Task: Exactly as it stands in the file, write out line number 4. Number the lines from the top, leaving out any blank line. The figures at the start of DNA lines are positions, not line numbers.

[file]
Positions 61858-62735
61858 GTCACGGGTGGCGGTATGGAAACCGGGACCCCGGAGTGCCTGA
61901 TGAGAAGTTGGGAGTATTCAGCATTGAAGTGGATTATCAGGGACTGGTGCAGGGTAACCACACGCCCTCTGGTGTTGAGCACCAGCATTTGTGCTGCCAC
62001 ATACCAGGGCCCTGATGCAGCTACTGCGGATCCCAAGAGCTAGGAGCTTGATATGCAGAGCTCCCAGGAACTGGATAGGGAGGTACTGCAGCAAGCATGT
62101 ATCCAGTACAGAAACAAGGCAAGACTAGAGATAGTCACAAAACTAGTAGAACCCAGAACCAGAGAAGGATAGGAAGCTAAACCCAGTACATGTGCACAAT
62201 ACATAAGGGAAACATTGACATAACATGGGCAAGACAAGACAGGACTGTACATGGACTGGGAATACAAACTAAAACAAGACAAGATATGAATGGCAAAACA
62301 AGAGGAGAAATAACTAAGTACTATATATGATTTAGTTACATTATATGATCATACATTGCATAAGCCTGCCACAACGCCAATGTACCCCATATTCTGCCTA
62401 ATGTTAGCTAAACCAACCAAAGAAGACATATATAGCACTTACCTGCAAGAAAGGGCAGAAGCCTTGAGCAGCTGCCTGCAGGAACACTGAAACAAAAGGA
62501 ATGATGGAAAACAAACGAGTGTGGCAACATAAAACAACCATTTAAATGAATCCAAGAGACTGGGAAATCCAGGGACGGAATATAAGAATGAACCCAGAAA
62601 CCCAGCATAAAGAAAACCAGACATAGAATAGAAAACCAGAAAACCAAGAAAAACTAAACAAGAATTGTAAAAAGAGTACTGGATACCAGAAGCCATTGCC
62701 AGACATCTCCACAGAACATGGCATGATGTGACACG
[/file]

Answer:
62001 ATACCAGGGCCCTGATGCAGCTACTGCGGATCCCAAGAGCTAGGAGCTTGATATGCAGAGCTCCCAGGAACTGGATAGGGAGGTACTGCAGCAAGCATGT